Mitchell’s message that better jobs and income must be central to a greener future seems to be one that will be echoed inside the conference by Kerry: “Nobody is being asked to give up a standard of living. Nobody is being posed a choice, either you take care of the environment or you have jobs. Those are false choices. I think it’s all upsides. I really do believe that. There are some hurdles to get over for some folks who have a certain kind of job, and it would be disingenuous not to acknowledge that — but not the way there has been historically. If we pay attention to this, the market we are creating for a new energy is the largest market in the world. It’s going to create millions of jobs. The two fastest-growing jobs in the US last year and this year are wind turbine technician and solar panel installer.” 

How practical is that vision in a rainy city such as Glasgow? At Europe’s largest onshore windfarm, at Whitelee, south of Glasgow, Lindsay McQuade, the chief executive of Scottish Power Renewables, is optimistic. “In terms of wind generation, that’s been doing the heavy lifting to date, but it’s not going to be able to crack that nut alone,” she said. “Bringing solar with wind, with a battery, potentially with green hydrogen as well, will mean that we get the most efficiency out of the natural resources.” 

It is clear that if Cop26 is going to deliver on the scale that science tells us is needed, then we will see more change, not less. As a Glaswegian, I look forward to welcoming the world to the city, whose name derives from Gaelic for “Dear Green Place”. In the years ahead, will Glasgow join Paris as a city synonymous with a historic agreement, or be a Copenhagen “might have been” moment?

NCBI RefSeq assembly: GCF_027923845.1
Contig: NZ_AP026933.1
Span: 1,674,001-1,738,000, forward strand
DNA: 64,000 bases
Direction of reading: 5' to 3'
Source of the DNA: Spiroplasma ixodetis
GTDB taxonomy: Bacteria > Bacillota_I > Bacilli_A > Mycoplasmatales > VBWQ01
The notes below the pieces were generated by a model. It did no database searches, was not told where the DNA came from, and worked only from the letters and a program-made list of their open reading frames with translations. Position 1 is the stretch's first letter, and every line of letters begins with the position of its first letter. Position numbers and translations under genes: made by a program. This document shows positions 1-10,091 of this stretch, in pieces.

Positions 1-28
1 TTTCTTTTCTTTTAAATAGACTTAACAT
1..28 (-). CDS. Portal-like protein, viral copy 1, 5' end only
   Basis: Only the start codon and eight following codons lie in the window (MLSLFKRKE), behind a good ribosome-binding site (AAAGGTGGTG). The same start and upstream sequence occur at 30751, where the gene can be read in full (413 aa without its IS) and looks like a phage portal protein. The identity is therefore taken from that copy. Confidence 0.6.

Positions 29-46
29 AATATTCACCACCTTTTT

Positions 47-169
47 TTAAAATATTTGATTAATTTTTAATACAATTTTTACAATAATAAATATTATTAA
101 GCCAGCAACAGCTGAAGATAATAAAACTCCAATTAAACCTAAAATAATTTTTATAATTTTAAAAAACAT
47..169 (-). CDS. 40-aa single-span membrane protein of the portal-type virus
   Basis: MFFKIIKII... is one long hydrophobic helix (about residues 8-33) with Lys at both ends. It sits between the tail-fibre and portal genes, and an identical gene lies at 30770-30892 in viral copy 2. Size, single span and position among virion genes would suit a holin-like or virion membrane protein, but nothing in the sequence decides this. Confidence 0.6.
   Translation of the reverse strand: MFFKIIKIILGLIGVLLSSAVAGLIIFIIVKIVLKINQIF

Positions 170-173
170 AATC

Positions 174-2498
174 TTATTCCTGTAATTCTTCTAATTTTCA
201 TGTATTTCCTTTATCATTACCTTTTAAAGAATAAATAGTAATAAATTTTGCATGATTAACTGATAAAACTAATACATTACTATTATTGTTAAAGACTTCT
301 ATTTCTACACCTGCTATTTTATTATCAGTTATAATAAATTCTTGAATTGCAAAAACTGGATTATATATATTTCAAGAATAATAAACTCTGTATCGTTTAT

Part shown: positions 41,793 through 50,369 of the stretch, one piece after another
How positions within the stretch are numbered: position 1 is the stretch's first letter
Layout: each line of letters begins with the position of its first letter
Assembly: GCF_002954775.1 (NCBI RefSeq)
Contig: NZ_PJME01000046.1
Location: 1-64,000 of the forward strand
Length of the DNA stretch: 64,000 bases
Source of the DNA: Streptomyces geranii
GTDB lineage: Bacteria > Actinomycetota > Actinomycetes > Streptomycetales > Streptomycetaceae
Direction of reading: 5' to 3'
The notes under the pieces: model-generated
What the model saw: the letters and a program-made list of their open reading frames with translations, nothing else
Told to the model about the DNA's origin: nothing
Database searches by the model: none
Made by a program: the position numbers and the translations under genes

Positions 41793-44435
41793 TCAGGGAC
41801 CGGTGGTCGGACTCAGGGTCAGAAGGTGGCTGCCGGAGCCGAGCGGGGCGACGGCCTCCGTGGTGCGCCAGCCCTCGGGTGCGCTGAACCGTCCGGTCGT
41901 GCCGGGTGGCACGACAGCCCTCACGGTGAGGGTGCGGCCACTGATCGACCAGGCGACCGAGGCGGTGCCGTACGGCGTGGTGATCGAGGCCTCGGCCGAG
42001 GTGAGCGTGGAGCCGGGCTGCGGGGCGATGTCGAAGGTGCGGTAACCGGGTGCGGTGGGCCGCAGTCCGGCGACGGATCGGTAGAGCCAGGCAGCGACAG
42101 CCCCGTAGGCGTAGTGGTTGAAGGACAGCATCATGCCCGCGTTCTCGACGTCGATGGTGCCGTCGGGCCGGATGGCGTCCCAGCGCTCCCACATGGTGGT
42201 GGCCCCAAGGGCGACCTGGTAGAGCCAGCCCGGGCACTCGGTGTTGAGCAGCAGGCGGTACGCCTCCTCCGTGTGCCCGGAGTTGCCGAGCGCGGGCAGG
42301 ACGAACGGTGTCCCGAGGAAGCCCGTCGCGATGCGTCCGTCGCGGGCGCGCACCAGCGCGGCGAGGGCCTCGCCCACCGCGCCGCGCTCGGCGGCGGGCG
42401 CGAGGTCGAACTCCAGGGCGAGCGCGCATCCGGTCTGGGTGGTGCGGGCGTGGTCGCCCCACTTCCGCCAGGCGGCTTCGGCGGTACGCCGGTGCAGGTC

The ability of 196 countries to come together and do what the science demands remains unclear.  As Kerry told me: “There’s not a lack of capacity technologically to be able to make things happen. There is a lack of willpower, a lack of political leaderships’ vision. What happens in the conference is everything. So, in the meeting rooms, in the halls, will be efforts by various stakeholders to argue out what is fair, what they are capable of doing, what they could do if there was more money on the table — that’s where it will finally come together. What we hope to achieve in Glasgow is a raising of ambition. This is the greatest test of global citizenship of universal values and principles I can think of.” 

Will the world pass that test? In the coming weeks we will find out. In the coming decades we will all feel whether it did. 


  – Via the original publication source.

For more information on this publication: Belfer Communications Office
For Academic Citation: Alexander, Douglas.“Cop 26 in Glasgow is our last best hope.” , October 16, 2021.